Residents of the South African city have been forced to radically change their relationship with water.
CAPE TOWN, South Africa — The city of Cape Town may have staved off the worst of a water crisis thanks to 90-second showers, police enforcement and a strong dose of public shaming.
A historic three-year drought has forced residents of this coastal city of 4 million to radically change their relationship with water as city restrictions limit each person to using no more than 50 liters, or 13.2 gallons, a day.
"Showers are just joyless now," said Andie Reeves, 27, an artist and writer in the city. "You just need to clean your body and get out."
Reeves and her three roommates have all made drastic changes at home, from reusing washing machine water to flush toilets to bathing over a bucket, making a long relaxing bath time a thing of the past.
"I used to have a lot of ah-ha moments in the shower," added Keren Setton, 26. "Now I just don't have those anymore."
Cars have gone unwashed, toilets unflushed and gardens uncultivated in the all-hands-on-deck effort of Capetonians to save water, driven by social pressure as much as the city's very public campaign.
Want to know which one of your neighbors is not abiding by the restrictions?
The city's website publishes a map showing a street by street and house by house measure of water usage.
A dark green dot means your household is well within the restrictions; light green means you're getting closer to the limit.
"When we waste water it's not just something that affects me because you're contributing to a bigger problem that we're not being conscious enough and one day our water could be cut off," said musician Savannah Brogneri, 25. "We have to be aware of how we're affecting other people."
The extraordinary efforts have paid off. The city has reduced water consumption by more than half since 2015 and has stalled the worst-case scenario known as "Day Zero," when municipal taps would be shut off, for at least another year.
Farmers have also provided crucial relief by releasing irrigation water from private dams to supply the city.
To make sure everyone stays on board, police enforce the regulations.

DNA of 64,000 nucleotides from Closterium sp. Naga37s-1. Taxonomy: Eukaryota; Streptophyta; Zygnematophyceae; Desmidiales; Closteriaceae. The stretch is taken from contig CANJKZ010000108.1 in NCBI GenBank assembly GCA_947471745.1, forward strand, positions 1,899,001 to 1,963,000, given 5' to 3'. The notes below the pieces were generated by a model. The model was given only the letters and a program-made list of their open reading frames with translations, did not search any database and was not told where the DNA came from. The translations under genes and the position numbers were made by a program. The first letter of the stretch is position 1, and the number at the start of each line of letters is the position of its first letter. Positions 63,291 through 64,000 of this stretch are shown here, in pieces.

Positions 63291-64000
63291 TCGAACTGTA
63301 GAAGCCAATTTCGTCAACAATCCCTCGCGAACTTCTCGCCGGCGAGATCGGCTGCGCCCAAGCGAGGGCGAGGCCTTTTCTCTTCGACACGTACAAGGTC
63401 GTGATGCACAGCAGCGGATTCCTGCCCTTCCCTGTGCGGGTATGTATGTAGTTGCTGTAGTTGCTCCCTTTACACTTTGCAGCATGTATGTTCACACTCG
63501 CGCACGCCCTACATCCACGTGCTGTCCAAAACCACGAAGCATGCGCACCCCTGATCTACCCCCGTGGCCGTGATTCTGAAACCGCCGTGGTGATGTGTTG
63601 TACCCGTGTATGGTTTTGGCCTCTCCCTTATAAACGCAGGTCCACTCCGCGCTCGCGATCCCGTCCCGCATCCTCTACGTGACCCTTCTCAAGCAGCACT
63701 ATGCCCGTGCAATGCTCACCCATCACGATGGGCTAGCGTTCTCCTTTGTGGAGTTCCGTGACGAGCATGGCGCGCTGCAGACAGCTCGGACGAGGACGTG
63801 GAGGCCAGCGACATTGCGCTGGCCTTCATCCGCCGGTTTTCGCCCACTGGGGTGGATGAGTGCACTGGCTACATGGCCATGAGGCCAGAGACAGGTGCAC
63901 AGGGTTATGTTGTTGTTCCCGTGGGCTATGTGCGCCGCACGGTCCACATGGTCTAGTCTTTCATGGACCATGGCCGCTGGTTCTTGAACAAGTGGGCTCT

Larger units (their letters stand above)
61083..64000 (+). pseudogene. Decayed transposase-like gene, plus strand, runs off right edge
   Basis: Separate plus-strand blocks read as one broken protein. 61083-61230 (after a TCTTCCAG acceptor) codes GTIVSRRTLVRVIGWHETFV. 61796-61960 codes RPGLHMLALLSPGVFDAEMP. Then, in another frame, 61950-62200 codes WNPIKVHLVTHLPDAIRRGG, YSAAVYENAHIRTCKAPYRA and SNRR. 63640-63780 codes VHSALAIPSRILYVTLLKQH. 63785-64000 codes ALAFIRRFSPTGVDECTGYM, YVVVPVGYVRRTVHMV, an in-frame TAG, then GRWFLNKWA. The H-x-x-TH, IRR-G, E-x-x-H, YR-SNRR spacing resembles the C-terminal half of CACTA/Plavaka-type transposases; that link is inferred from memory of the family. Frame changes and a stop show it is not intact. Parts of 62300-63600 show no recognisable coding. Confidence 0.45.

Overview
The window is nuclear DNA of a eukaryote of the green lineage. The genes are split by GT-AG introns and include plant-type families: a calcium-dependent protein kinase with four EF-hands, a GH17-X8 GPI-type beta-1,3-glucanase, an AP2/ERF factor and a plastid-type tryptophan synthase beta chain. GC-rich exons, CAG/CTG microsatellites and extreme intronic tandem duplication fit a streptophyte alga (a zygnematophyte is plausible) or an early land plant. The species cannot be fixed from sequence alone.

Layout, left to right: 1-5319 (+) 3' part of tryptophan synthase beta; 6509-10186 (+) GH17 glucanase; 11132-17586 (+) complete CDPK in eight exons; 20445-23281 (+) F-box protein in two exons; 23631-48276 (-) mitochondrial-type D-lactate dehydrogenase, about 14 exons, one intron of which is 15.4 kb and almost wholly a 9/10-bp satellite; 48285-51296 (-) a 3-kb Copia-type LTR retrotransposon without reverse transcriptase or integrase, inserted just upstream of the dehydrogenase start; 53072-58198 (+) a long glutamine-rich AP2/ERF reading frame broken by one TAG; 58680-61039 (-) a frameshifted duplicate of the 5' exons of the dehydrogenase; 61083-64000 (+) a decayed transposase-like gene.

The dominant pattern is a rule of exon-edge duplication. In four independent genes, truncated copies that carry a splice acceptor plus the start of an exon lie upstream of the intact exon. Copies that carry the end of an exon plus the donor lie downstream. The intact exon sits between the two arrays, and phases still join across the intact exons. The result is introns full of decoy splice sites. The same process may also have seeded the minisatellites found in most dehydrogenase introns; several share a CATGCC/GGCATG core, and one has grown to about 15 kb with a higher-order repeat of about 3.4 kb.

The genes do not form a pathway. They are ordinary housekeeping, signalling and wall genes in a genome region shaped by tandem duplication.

Officers patrol the streets watching for people watering their gardens with a hose or washing cars, or construction workers using city water to mix cement — all of which are offenses which could result in fines.
Police spokesman Wayne Dyason said the restrictions — and the patrols — will continue even through South Africa's wetter winter months.
"We want to make sure that people don't become too relaxed and that people don't take their foot off the pedal with regards to applying themselves to saving water," Dyason said.
Long-term solutions to Cape Town's water crisis range from the practical, but costly, construction of desalination plants to a more exotic plan to lasso icebergs from Antarctica.
Marine salvage expert Nick Sloane has proposed capturing a drifting iceberg in the southern sea, wrapping it in fabric and towing it to the South African coast.
The point is to diversify Cape Town's water sources, which currently come almost entirely from dams and reservoirs.
Dam levels in the city have dropped steadily on average over the last three years. Even with some recent early winter rain, dam levels on average remain at around 20 percent of capacity.
The largest dam, Theewaterskloof is closer to 11 percent. Its western banks are bone dry, and the terrain looks more like a desert than a reservoir.
The need to conserve is clear, but not everyone agrees with the city's methods.
Shaheed Mohammed, a member of the Water Crisis Coalition, a grassroots activist organization, is concerned that if Cape Town invests in expensive technology like desalination to solve the drought, it will be the city's low-income citizens paying the costs in terms of higher tariffs for water.
"This is not North America, where people have huge incomes," he said.
The city has already been installing water-management devices on people's homes to cut off those who go above the monthly limit.
Mohammed thinks it is a step toward forcing people to pay more up front. "In other words," he says, "no money, no water."
The lessons of Cape Town can be applied to other cities around the world.
While there is no imminent warning of a Day Zero coming to the United States, models from the World Resources Institute (WRI), an independent non-profit research organization in Washington, D.C., point toward growing water stress across the country.
Charles Iceland, director of Water Initiatives at WRI, says rainfall is predicted to decrease by up to 30 percent on average in the southwestern U.S., an indication of climate change, which means Americans may too find themselves having to adjust.
"We're going to have to find a way to live with more erratic weather in the future," Iceland said.
A recent report from WRI shows the situation is even more dire in other areas reliant on dams, including in Morocco, India and Iraq.
"We'll probably see more and more of these Cape Town Day Zero types of events elsewhere around the world," Iceland said.